Etruscan Italy: Life and Afterlife

The Etruscans were major contributors to some of Western civilization’s greatest achievements in architecture, engineering, and art. A sophisticated and wealthy people living in central Italy between the 8th and 2nd centuries BCE, the Etruscans leave us much of their past through their material culture, namely, tombs, temples, habitation sites, and more. By the 7th century BCE the Etruscans had created a broad network of commercial and artistic trade routes throughout the Mediterranean and were avid importers of Greek and Near Eastern art. Their artistic legacy lives on in their tomb paintings, bronze and clay sculpture, vase paintings and gold jewelry. In fact, since their literature has not survived, it is from their material history that we learn about their fascinating culture.

Friday, February 28, 2020 | 7:30-9:30 pm

Etruscan Life and Afterlife Revisited / Lisa C. Pieraccini (History of Art, Ancient History & Mediterranean Archaeology, UC Berkeley)

The Etruscans were major contributors to some of Western civilization’s greatest achievements in architecture, engineering and art. A sophisticated people living in central Italy in the first millennium BCE, the Etruscans leave us much of their past through archaeological remains, namely, tombs, temples and towns. Their artistic legacy lives on in tomb paintings, sculptures, vase paintings and gold jewelry. Since their literature has not survived, we rely on their material culture to provide insight into their fascinating culture. What new perspectives and insights have broadened our understanding of Etruscan life and afterlife and why do scholars refrain from describing them as ‘mysterious’?

Performance: Etruscans at the Opera:  Highlights from Benjamin Britten’s The Rape of Lucretia / Introduced by Clifford (Kip) Cranna (Dramaturg Emeritus, San Francisco Opera)

Tradition holds that the rape of the Roman noblewoman Lucretia by the Etruscan Prince Tarquinius sparked the overthrow of the Roman monarchy and the birth of the Republic. Benjamin Britten’s eloquent chamber opera tells the story in music of haunting beauty. The cast of four talented singers features Chantal Grybas as Lucretia, Eugene Brancoveanu as the Etruscan Tarquiniusand Hope Briggs and Christopher Colmenero as the Female and Male Chorus (Narrators), with Kevin Korth, piano.

Saturday, February 29, 2020 | 10 am-noon & 1:30-4 pm

Etruscan Development of Organized Government & City-States / Hilary Becker  (Assistant Professor of Classical Studies in the Department of Classical and Near Eastern Studies, Binghamton a University (SUNY))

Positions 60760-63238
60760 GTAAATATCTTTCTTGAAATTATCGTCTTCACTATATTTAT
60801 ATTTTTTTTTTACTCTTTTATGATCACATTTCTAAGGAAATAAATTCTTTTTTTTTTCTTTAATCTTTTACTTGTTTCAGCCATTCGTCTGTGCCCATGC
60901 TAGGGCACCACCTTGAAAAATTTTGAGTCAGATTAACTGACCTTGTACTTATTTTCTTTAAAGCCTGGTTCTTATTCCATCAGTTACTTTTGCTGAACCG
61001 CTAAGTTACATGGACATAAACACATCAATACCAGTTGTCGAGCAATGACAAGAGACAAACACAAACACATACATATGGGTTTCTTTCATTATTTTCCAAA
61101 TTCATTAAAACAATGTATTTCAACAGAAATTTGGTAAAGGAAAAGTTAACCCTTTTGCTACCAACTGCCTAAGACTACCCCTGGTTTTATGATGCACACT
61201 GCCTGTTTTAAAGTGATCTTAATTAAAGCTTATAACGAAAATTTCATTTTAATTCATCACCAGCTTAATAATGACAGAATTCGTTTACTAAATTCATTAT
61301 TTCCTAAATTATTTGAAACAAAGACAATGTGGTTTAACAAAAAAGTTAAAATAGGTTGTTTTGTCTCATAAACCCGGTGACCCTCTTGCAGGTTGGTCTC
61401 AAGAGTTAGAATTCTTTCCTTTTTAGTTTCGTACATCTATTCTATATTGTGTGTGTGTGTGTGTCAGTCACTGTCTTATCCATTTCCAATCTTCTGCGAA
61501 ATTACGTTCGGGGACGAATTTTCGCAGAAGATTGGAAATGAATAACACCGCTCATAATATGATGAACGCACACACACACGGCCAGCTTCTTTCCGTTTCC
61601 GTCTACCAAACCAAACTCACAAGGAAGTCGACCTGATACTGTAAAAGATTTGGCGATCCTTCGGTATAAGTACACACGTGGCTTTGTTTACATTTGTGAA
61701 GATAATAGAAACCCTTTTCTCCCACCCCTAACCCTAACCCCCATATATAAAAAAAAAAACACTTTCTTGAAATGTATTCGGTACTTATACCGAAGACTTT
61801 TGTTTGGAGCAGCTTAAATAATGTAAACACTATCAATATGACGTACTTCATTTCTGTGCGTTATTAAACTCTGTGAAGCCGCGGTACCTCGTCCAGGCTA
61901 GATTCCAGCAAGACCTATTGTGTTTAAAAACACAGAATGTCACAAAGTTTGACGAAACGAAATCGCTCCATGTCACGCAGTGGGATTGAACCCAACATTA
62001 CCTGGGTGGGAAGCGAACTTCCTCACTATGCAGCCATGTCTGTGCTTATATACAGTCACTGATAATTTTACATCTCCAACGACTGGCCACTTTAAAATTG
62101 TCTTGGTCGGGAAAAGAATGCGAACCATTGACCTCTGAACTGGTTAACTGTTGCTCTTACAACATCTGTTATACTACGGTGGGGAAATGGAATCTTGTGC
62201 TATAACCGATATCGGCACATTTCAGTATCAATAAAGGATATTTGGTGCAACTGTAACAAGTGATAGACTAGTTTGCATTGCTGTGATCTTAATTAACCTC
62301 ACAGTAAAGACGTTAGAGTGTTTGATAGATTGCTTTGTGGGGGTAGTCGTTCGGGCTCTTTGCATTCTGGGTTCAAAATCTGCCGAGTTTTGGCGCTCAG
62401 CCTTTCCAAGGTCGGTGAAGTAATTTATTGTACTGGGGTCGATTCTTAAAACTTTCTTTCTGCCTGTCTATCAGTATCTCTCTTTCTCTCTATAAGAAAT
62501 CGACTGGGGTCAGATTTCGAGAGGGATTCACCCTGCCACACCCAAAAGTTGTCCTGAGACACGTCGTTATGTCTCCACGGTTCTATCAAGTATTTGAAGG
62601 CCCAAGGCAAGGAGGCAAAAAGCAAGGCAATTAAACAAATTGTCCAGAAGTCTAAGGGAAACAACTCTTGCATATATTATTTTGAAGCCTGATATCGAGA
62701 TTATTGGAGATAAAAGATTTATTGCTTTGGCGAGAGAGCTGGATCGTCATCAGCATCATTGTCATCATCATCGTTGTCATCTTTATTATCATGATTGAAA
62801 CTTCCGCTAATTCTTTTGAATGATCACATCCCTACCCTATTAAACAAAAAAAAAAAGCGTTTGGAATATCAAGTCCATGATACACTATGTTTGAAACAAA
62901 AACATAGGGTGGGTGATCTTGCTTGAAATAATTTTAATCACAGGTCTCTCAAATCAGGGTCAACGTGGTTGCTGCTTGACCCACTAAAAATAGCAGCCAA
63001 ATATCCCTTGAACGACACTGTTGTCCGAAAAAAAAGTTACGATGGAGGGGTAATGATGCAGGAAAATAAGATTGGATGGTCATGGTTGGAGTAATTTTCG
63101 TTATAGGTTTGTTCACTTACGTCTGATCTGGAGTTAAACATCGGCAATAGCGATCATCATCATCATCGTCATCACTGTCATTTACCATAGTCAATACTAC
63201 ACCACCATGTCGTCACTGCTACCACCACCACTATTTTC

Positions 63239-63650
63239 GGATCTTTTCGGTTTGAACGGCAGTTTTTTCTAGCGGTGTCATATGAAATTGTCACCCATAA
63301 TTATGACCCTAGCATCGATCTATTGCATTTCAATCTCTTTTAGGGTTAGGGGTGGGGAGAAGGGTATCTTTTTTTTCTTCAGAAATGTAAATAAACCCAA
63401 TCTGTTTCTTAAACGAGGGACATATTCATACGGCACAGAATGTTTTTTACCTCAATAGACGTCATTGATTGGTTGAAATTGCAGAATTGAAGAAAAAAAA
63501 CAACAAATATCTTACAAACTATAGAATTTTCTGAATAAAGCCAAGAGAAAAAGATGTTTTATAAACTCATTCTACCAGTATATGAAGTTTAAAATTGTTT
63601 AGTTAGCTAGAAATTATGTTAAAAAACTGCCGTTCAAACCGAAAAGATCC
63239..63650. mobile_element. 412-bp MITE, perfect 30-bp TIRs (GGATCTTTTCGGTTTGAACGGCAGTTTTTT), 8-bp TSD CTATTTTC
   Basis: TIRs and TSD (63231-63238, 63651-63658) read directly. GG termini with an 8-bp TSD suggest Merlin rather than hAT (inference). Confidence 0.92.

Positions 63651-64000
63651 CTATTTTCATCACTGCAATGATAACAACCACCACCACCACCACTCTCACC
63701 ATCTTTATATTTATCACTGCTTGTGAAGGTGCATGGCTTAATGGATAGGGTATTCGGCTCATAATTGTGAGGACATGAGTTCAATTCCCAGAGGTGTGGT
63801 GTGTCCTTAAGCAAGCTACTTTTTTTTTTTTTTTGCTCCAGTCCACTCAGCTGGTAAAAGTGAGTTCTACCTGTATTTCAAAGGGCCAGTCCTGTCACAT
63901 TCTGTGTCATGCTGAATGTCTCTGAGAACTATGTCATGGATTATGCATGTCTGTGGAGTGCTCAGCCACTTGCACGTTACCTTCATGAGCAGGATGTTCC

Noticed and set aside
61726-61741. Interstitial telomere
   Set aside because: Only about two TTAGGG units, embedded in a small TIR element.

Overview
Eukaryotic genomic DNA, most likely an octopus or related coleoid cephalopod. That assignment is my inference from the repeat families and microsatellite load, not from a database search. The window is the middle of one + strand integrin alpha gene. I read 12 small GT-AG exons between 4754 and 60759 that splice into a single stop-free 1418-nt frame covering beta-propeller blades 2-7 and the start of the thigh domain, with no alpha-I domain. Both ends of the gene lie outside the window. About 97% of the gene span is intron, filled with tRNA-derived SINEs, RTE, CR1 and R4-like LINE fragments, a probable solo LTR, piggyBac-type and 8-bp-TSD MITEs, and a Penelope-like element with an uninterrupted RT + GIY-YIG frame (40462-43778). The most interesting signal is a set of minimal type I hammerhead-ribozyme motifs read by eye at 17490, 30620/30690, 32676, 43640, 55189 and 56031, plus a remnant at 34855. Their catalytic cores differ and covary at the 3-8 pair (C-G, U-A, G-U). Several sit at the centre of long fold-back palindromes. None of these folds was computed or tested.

This talk traces the political development of independent city-states in Etruria by examining archaeological evidence that provides clues about Etruscan public life. Since we lack secure evidence for identifiable political buildings in Etruria, this makes it more difficult to reconstruct the extent of Etruscan power and the places where it was exercised. However, important evidence for the daily civic life of the Etruscan communities can be gleaned by examining artifacts such as the Pyrgi plaques (three golden plaques inscribed in the Etruscan and Phoenician languages), a legal contract, a weight, and 100 broken cups, all of which provide insight into the nature of Etruscan political power. Studying such artifacts allows us to understand new aspects of Etruscan political ritual and symbolism, as well as to gain insight into what Etruscan city-states could have provided to their citizens in terms of administration, public works, and law.

The Etruscans in the Roman Imagination / Christopher Hallett (Professor of History of Art and Classics, UC Berkeley) By the late 1st century BCE the old Etruscan cities of central Italy had all been absorbed by the Romans, and Etruscan culture lived on only in memory. The language was moribund, inscriptions less and less frequent; Etruscan literature—mostly works on religion—translated into Latin. But at the beginning of the reign of Augustus (ca. 30 BCE) there was a great revival of interest in the Etruscans. What did Romans of Augustus’ generation choose to remember about their great predecessors in central Italy? What did they make of the legends, the art, the buildings that survived?

Quintessentially Etruscan:  Art and Architecture from the Villanovan to the Etrusco-Roman Period / Alexandra A. Carpino (Professor of Art History, Northern Arizona University)

From the 9th century on, Etruscan and immigrant artists and craftsmen created temples, tombs, vases, jewelry and more for individuals eager to communicate statements about their wealth, families, beliefs and traditions. While foreign influences are undeniable, Etruscan art stands out for its sophisticated mastery of terracotta and metal, its vividly expressive style and its memorable content, which includes both local stories and tales from the Hellenic repertoire rarely if ever visualized in the classical world. While assessments of meaning can be challenging, given the absence of their literature and histories, Etruscan art brings to life a remarkable Mediterranean culture.

The Rediscovery of the Etruscans: A Retrospective / Lisa C. Pieraccini (History of Art, Ancient History & Mediterranean Archaeology, University of California Berkeley)

The question here is, where did the Etruscans go? This presentation traces the reception of certain aspects of Etruscan culture over several centuries to the present. Examples of Etruscan reception, including monuments, forgeries, borrowings of imagery, collecting and subjects of literary works illustrate the varying motivations through the ages for appropriating the Etruscans. Dr Pieraccini seeks to illuminate where the Etruscans have gone and suggest where they still might be going.

Discussion with Presenters / George Hammond, Moderator (Humanities West)

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